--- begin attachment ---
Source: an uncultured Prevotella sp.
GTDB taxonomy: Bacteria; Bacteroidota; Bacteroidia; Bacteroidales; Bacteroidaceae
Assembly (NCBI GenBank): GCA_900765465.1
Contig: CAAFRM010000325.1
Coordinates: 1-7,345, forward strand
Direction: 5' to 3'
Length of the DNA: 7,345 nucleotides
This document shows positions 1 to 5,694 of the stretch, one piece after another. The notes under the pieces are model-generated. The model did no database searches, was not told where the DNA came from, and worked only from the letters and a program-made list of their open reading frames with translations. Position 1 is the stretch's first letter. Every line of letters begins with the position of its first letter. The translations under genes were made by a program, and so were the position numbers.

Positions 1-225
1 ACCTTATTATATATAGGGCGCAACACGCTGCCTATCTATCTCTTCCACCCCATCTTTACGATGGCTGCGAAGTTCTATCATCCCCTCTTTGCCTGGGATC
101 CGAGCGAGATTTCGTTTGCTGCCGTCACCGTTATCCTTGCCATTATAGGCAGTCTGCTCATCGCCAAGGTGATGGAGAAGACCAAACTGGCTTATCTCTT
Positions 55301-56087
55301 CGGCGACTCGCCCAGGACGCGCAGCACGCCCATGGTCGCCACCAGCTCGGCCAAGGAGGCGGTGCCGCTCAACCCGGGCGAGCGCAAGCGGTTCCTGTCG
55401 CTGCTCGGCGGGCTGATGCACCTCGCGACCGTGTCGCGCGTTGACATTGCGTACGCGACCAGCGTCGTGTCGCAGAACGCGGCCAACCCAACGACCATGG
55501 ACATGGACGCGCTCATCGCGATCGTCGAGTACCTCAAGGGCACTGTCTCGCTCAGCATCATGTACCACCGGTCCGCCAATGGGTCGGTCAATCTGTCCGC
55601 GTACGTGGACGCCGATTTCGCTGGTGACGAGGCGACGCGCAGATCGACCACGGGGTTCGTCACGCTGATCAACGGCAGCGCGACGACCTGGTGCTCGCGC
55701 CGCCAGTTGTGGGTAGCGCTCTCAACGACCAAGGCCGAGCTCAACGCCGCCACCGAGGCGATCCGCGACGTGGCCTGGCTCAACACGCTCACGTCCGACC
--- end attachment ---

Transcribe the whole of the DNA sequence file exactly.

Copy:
Source: an uncultured Prevotella sp.
GTDB taxonomy: Bacteria; Bacteroidota; Bacteroidia; Bacteroidales; Bacteroidaceae
Assembly (NCBI GenBank): GCA_900765465.1
Contig: CAAFRM010000325.1
Coordinates: 1-7,345, forward strand
Direction: 5' to 3'
Length of the DNA: 7,345 nucleotides
This document shows positions 1 to 5,694 of the stretch, one piece after another. The notes under the pieces are model-generated. The model did no database searches, was not told where the DNA came from, and worked only from the letters and a program-made list of their open reading frames with translations. Position 1 is the stretch's first letter. Every line of letters begins with the position of its first letter. The translations under genes were made by a program, and so were the position numbers.

Positions 1-225
1 ACCTTATTATATATAGGGCGCAACACGCTGCCTATCTATCTCTTCCACCCCATCTTTACGATGGCTGCGAAGTTCTATCATCCCCTCTTTGCCTGGGATC
101 CGAGCGAGATTTCGTTTGCTGCCGTCACCGTTATCCTTGCCATTATAGGCAGTCTGCTCATCGCCAAGGTGATGGAGAAGACCAAACTGGCTTATCTCTT
Positions 55301-56087
55301 CGGCGACTCGCCCAGGACGCGCAGCACGCCCATGGTCGCCACCAGCTCGGCCAAGGAGGCGGTGCCGCTCAACCCGGGCGAGCGCAAGCGGTTCCTGTCG
55401 CTGCTCGGCGGGCTGATGCACCTCGCGACCGTGTCGCGCGTTGACATTGCGTACGCGACCAGCGTCGTGTCGCAGAACGCGGCCAACCCAACGACCATGG
55501 ACATGGACGCGCTCATCGCGATCGTCGAGTACCTCAAGGGCACTGTCTCGCTCAGCATCATGTACCACCGGTCCGCCAATGGGTCGGTCAATCTGTCCGC
55601 GTACGTGGACGCCGATTTCGCTGGTGACGAGGCGACGCGCAGATCGACCACGGGGTTCGTCACGCTGATCAACGGCAGCGCGACGACCTGGTGCTCGCGC
55701 CGCCAGTTGTGGGTAGCGCTCTCAACGACCAAGGCCGAGCTCAACGCCGCCACCGAGGCGATCCGCGACGTGGCCTGGCTCAACACGCTCACGTCCGACC